Sonos has just dropped its first-ever headphones, the Sonos Ace. These are over-ear Bluetooth headphones packed with features like Snapdragon Sound, aptX Lossless, Dolby Atmos spatial audio, and active noise cancellation. They also support USB-C lossless audio. One notable omission? They don’t support Sonos’ multi-room system.

Many of us thought Sonos would make these headphones integrate seamlessly with their other products, like the Sonos Roam, where music would auto-switch between devices as you move around. Sadly, that’s not the case. Instead, they function like high-end noise-cancelling headphones via Bluetooth. However, they do have one cool Sonos-specific trick.

The Sonos Ace comes with Wi-Fi built-in, allowing them to connect to a Sonos soundbar for TV audio in head-tracked spatial audio. A quick press of a button lets you enjoy your TV’s sound in a virtual home theater setup, perfect for not disturbing others. This feature currently works with the Sonos Arc, with future support coming for the Beam, Beam Gen 2, and Ray.

You can pre-order the Sonos Ace now for $449 / £449 / AU$699, and they’ll ship on June 5, 2024. Yes, it’s a hefty price, but they’re going toe-to-toe with the likes of Bose QuietComfort Ultra and AirPods Max.

In classic Sonos fashion, these headphones come in black or off-white. They feature 40mm dynamic drivers, similar to the older Sony WH-1000XM4 but not the newer XM5 which use 30mm drivers. The Sonos Ace headphones are sleek and don’t stick out much when worn. At 11oz / 312g, they’re not the lightest but also not too heavy. The earpads are replaceable, which is a nice touch.

The package includes a hard case made from recycled materials and a pouch for cables. For connectivity, you get Bluetooth 5.4 with multi-point pairing, Snapdragon Sound with aptX Lossless, and USB-C for lossless audio. There’s no 3.5mm port, but you do get a USB-C-to-3.5mm cable in the box. The Wi-Fi connection is solely for the soundbar link.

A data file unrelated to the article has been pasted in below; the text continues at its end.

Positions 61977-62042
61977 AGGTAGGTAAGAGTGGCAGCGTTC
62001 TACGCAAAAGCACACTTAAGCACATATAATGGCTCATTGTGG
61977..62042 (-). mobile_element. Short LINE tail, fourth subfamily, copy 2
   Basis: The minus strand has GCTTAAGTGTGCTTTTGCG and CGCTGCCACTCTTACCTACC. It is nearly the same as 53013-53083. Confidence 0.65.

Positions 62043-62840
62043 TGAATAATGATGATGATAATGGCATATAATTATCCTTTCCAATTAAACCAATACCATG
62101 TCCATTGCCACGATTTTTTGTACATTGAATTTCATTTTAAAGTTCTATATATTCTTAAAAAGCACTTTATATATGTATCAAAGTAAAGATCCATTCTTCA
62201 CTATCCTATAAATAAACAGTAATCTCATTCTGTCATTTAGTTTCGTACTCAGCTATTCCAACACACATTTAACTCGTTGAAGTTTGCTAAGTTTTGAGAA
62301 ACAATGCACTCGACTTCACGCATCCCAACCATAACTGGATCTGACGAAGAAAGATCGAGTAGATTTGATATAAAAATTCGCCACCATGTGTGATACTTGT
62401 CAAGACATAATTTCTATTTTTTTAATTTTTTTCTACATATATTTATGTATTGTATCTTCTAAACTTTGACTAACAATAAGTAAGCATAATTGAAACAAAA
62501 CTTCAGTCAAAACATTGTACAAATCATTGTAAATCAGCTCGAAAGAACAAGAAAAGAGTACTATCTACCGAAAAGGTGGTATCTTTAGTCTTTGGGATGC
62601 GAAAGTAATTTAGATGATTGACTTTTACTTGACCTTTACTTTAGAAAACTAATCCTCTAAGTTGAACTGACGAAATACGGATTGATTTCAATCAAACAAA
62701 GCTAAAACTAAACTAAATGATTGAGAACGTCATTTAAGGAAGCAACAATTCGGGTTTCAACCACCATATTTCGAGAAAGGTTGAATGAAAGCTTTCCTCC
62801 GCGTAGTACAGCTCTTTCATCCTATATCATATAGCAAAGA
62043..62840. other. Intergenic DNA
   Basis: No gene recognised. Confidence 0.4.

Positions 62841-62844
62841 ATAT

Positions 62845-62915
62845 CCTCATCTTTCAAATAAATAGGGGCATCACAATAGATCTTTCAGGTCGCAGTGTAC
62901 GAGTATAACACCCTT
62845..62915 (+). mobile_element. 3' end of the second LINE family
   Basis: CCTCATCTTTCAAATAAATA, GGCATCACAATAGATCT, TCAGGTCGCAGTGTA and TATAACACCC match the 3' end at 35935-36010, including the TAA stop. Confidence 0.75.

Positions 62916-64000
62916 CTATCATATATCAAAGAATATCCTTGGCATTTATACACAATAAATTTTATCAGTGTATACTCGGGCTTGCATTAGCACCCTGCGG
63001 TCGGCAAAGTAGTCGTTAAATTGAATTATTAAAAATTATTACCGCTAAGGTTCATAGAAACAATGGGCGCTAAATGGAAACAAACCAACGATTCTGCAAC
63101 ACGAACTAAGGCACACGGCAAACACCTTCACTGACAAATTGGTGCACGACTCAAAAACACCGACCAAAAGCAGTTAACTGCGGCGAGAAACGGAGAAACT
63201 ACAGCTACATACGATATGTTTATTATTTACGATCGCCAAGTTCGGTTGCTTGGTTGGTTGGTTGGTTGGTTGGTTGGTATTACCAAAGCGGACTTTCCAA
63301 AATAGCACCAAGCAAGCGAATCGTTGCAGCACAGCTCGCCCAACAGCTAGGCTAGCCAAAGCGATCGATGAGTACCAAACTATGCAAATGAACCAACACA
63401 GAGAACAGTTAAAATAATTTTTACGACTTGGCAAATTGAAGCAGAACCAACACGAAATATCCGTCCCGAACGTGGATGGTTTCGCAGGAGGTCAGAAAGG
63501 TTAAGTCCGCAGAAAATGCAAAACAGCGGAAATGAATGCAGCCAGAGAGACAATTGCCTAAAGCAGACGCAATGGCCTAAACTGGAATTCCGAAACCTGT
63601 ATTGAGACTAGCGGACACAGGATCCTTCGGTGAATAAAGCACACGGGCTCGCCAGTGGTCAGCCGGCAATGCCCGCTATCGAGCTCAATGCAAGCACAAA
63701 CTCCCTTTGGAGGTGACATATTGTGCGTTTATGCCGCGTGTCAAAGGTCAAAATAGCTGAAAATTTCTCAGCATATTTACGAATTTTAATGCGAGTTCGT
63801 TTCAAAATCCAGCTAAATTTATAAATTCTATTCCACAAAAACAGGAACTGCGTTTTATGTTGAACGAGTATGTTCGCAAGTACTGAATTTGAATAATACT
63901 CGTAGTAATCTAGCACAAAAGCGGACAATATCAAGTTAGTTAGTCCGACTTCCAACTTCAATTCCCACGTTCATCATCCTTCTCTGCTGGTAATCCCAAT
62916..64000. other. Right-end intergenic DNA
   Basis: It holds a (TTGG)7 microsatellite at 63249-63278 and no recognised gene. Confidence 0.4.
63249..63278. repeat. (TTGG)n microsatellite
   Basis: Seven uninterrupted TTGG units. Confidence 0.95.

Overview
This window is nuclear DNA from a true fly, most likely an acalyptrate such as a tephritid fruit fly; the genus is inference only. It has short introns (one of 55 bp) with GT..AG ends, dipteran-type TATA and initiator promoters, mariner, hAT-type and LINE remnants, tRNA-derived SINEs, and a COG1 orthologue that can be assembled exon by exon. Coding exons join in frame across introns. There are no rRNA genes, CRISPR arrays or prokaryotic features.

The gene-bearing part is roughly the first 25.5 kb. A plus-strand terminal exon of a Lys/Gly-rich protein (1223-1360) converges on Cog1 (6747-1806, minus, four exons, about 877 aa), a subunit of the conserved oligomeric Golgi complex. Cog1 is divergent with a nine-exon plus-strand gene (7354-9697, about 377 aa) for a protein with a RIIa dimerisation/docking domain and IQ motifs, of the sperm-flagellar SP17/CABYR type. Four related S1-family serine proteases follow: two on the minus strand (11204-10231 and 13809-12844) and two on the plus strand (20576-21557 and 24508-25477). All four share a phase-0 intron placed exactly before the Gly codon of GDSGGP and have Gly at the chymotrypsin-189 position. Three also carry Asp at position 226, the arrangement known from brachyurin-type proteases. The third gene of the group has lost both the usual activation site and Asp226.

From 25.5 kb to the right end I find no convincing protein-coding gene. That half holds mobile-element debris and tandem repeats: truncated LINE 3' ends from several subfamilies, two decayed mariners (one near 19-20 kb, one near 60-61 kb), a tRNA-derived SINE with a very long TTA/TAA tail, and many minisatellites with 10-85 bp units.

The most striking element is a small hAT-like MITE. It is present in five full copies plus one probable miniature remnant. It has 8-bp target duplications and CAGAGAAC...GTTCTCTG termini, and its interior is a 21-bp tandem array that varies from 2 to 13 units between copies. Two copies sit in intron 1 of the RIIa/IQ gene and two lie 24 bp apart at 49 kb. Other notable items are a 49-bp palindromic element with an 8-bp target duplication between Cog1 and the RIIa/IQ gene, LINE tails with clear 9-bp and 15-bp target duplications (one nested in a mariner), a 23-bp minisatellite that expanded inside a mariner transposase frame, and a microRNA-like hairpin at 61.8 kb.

They support Dolby Atmos from any compatible Bluetooth device, including iPhones, with head-tracked spatial audio. Battery life is solid at 30 hours with ANC on, and a quick three-minute charge gives you three hours of playback.

Control is via a ‘Content Key’ on the right earcup for volume and playback, with a separate button for switching between TV audio and Bluetooth. No Sonos app needed for setup, but you will need the companion app for head-tracked spatial audio and EQ adjustments. A ‘TrueCinema’ mode is coming soon, promising to tweak spatial audio to better match your living room setup.

One downside? There’s no Find My support, which would’ve been handy for such a pricey pair of headphones.

The Sonos Ace competes closely with Bose QuietComfort Ultra and AirPods Max. They bring long battery life, broad aptX support, lossless USB-C, and Dolby Atmos spatial audio. From early impressions, sound quality and noise cancellation seem top-notch. However, there are some letdowns, especially for Apple users and deep Sonos ecosystem fans. No wireless lossless audio from iPhone and no multi-room Wi-Fi support are notable gaps.

Sonos is open to customer feedback, and while multi-room support isn’t planned, it might come in the future. Despite some disappointments, the Sonos Ace could attract a lot of interest, especially if you’re okay with the premium price.